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Water quality practices making progress, but there’s a long road ahead

Less phosphorus is flowing into Lake O.

When viewed in the proper context, Florida’s Agricultural Best Management Practices are producing tangible water quality results.

That’s according to Rich Budell, who delivered a presentation to the Senate Agriculture Committee Monday afternoon.

The longtime Department of Agriculture and Consumer Services employee who now runs Budell Water Group told the panel that, in aggregate, Florida’s agriculture industry is ahead of schedule in reducing the amount of nutrients it pumps into Florida’s water supply.

“They’re removing, on average, 54 percent of the load. They’re only required to remove 25 percent,” he said.

The “in aggregate” caveat is important, however, as differing planting and fertilizing dates as well as weather can throw a good deal of variability into measurements.

“You’re going to see variability from farm to farm … it doesn’t do much good to monitor each farm,” he said. “The important thing to monitor is the cumulative measure.”

Recent algal blooms have been pinned on nutrients flowing into Lake Okeechobee from the north, and discharges from Lake O have carried the blooms into the St. Lucie and Caloosahatchee estuaries, wreaking havoc on their economies and raising serious health concerns.

“The trendline is showing a decreasing amount of phosphorus entering Lake Okeechobee and the estuaries — so it’s getting better, but we still have a long way to go,” Budell said. “This is not due to BMPs alone. But things are getting better.”

While there are signs the situation is improving, other contributing factors deserve some attention.

The water table north of Lake O is home to plenty of nonagricultural nutrient sources — Orlando International Airport, for example.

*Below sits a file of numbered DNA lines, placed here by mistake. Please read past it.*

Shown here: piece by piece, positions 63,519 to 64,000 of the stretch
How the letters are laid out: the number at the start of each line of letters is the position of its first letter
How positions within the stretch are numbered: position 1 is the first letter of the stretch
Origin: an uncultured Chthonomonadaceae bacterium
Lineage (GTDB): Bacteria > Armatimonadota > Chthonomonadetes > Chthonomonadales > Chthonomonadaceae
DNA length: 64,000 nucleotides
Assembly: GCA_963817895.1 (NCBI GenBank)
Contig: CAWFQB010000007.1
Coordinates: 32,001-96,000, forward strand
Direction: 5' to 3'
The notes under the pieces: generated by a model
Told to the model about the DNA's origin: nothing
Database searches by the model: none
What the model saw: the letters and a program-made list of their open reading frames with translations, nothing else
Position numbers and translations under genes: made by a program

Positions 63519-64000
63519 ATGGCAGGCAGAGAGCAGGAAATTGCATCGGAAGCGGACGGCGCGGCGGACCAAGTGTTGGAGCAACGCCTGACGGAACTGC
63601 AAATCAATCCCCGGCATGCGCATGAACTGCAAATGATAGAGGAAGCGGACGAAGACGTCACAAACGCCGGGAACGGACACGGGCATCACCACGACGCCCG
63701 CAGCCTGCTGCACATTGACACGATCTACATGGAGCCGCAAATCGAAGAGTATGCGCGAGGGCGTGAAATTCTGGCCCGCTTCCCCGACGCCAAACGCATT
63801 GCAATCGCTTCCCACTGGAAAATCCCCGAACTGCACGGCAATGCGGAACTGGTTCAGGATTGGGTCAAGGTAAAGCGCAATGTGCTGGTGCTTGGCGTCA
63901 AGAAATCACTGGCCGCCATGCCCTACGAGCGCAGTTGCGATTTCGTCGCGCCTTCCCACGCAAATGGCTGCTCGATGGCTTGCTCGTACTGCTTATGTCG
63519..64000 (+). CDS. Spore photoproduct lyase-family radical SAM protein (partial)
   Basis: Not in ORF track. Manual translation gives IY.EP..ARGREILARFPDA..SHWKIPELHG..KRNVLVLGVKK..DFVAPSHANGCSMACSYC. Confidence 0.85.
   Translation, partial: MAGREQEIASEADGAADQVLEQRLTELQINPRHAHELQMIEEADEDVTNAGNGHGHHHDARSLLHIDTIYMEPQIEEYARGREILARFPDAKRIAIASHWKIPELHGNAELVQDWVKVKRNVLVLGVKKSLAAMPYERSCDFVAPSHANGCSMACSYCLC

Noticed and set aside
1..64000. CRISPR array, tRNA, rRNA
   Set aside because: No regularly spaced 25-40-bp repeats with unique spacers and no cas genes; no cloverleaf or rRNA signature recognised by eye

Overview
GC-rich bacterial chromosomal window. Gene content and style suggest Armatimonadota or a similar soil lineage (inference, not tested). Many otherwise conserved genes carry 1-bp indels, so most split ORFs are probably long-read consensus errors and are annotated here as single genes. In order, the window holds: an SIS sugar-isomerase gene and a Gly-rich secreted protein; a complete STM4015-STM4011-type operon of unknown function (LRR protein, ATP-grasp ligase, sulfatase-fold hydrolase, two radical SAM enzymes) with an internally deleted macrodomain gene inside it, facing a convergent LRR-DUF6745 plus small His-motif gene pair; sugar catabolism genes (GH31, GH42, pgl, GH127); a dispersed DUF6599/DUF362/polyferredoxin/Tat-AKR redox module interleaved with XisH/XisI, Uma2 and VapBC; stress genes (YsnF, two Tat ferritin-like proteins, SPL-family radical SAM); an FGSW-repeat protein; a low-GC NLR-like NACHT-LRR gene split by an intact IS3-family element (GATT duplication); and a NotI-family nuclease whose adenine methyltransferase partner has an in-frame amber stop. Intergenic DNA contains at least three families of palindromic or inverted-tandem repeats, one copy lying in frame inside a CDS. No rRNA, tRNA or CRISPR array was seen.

Budell’s presentation followed another by Rod Clouser, the associate chair of the University of Florida’s Food and Resource Economics Department.

Research in recent years has pinned the blame for blooms on aging septic tanks and inadequate sewer infrastructure for properties near waterways flowing toward Lake Okeechobee. They are certainly a factor, Clouser said, but there are many others.

“Does anybody have an idea when the first fish kill algae bloom was reported in Florida? 1840,” he said. “Do you know what the population of Florida was in 1840? 53,000. There was no agriculture industry to speak of.”

Sen. Doug Broxon, a Gulf Breeze Republican, asked Clouser what he would tell South Florida citizens about how water quality issues could be improved.

Clouser, citing Florida’s population growth nearly 1,000 people a day, said the state needs to be constantly educating residents. To do so, state, county and municipal governments must partner up to support initiatives such as curbing the use of septic tanks.

Written By

Drew Wilson covers legislative campaigns and fundraising for Florida Politics. He is a former editor at The Independent Florida Alligator and business correspondent at The Hollywood Reporter. Wilson, a University of Florida alumnus, covered the state economy and Legislature for LobbyTools and The Florida Current prior to joining Florida Politics.

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